Contemporary obesity rates have never made much sense to me: there are too many just-so stories to explain it. And all of them seem to feature bad guys wearing black hats: gluten, agribusiness, high fructose corn syrup, weak morals, and so on.
A somewhat different one that’s always gotten me is that obese people aren’t getting enough exercise. Every spent some time around an obese person? The heavy breathing, sweating, and weariness look to me a whole lot like they’re getting more exercise doing normal things than the rest of us are.
All of this raises a provocative question. “It is so accepted that obesity is bad for you, but why is it bad for you?” Dr. Virtue says. “If I put a 50-pound weight on your back and asked you to walk around all day, you would be a superhealthy person.”
Continuing research on leptin (you know, the hormone they made the hugely fat mice with years ago) is pointing in new directions. But it isn’t leptin that’s the direct issue. Instead, it’s the amount of fatty tissue people have.
Fat people develop metabolic disorders because their brain is driving them to eat more food than their bodies can store as fat. Their fat tissue has reached its limit. …
This is also why some people find that their metabolic disorders improve with just a small weight loss — they are eating less and their fat tissue can respond properly.
It also explains why 10 percent to 20 percent of obese people never develop metabolic disorders, Dr. Scherer said. These so-called healthy obese are like his fat mice, with an unusual ability to expand their fat tissue to store calories.
A good hallmark of something that isn’t a just-so story is that it provides a symmetrical explanation. In this case, obese people without metabolic disorders are those with more fatty tissue to begin with, while thin people with metabolic disorders are those with less fatty tissue to begin with.
Do note that I keep writing “fatty tissue” rather than fat. Fatty tissue stores fat properly so that it doesn’t make the body sick. So if your fat storage works properly, and there’s enough of it … you don’t get metabolic syndrome.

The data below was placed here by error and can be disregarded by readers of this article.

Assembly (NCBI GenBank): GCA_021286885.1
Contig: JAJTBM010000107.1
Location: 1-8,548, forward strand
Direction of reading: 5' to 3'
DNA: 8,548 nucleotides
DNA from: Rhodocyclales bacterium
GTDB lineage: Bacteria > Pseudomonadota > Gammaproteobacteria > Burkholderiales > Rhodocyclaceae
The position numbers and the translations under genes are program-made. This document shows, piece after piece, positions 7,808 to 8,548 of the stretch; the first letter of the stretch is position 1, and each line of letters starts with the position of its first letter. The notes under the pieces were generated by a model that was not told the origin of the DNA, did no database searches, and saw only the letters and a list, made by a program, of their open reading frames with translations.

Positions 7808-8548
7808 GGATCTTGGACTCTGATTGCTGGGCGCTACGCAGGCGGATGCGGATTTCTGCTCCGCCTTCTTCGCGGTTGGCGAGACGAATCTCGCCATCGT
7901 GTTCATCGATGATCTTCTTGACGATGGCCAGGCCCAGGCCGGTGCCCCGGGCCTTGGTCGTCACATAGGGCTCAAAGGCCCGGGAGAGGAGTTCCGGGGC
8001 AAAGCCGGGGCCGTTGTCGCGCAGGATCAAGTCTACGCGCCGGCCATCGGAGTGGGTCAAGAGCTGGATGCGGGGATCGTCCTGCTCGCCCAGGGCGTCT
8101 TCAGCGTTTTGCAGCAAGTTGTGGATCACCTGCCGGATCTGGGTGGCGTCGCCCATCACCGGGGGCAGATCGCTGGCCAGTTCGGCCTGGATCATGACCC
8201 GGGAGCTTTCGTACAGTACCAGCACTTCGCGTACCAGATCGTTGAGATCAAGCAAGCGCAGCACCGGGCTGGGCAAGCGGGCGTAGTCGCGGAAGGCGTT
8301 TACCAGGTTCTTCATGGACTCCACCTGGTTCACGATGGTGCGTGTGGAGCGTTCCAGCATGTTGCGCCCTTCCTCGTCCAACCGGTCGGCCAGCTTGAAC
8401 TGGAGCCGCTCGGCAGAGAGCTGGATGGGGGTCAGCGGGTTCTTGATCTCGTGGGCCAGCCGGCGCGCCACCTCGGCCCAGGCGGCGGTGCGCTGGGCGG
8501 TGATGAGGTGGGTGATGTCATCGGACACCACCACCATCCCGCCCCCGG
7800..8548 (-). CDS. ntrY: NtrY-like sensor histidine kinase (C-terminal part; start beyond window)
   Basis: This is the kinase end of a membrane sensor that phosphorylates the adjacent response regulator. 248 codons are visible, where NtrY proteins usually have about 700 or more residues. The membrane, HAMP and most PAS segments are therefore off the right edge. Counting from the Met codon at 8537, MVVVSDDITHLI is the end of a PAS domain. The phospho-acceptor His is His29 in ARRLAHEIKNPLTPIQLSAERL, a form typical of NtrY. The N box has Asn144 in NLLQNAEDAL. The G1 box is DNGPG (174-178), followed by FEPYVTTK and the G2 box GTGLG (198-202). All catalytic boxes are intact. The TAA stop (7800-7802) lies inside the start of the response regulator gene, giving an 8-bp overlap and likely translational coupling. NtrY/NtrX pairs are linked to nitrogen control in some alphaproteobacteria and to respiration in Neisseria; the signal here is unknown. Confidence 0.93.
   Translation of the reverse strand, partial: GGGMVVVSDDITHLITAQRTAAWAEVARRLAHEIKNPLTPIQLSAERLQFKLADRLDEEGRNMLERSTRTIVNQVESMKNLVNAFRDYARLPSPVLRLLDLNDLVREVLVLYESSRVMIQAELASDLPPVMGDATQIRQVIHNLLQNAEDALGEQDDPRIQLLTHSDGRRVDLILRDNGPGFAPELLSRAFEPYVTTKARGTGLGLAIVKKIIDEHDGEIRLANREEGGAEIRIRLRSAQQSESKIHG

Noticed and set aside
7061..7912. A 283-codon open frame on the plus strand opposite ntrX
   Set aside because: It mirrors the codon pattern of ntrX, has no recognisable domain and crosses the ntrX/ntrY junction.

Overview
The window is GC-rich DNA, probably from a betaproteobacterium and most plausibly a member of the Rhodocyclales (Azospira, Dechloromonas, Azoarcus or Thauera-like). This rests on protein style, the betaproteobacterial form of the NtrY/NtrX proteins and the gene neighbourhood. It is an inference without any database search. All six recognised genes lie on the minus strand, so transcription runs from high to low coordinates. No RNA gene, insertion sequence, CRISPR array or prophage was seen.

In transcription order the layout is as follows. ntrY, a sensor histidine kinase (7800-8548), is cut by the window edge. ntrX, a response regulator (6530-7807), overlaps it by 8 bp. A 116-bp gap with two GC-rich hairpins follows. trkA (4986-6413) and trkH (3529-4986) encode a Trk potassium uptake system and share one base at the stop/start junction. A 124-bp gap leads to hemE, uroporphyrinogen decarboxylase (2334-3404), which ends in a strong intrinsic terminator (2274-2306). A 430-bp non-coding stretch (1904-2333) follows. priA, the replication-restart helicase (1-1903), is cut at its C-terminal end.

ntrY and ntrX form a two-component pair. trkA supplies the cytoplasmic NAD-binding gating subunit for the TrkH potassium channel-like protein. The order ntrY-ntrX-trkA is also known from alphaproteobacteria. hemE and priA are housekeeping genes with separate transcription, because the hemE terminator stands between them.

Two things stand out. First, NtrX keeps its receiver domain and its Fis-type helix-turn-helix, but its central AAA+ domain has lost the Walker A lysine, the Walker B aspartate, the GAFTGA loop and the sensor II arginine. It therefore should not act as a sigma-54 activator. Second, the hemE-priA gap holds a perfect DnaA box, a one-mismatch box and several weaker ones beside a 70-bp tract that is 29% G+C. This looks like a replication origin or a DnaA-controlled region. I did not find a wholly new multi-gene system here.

And here’s some totally weird supporting evidence:
… The mice … had almost no fat tissue. And like her, they developed all of the conditions associated with obesity.
What would happen, the researchers asked, if the mice had a bit more fat tissue?
They transplanted fat tissue into the rodents, and two weeks later, the mice had normal levels of glucose, insulin and triglycerides. Their livers and muscles went back to normal, too.
If that worked, the scientists wondered, could a limitless amount of fat tissue prevent the syndrome, even if copious amounts of fat were stored in that tissue?
… They engineered mice that could make an almost limitless amount of fat tissue. As a result, there was no end to the amount of fat the animals could store. They were, Dr. Scherer said, “the fattest mice under the sun, the mouse equivalent of an 800-pound human being.”
The fat mice were metabolically normal.
Read the whole thing, entitled “Skinny People with Obesity Issues? A Rare Window for Researcers” in the July 22 issue of The New York Times.
P.S. Sorry. But I think the obese mice are cute, and had to include a picture for no other decent reason.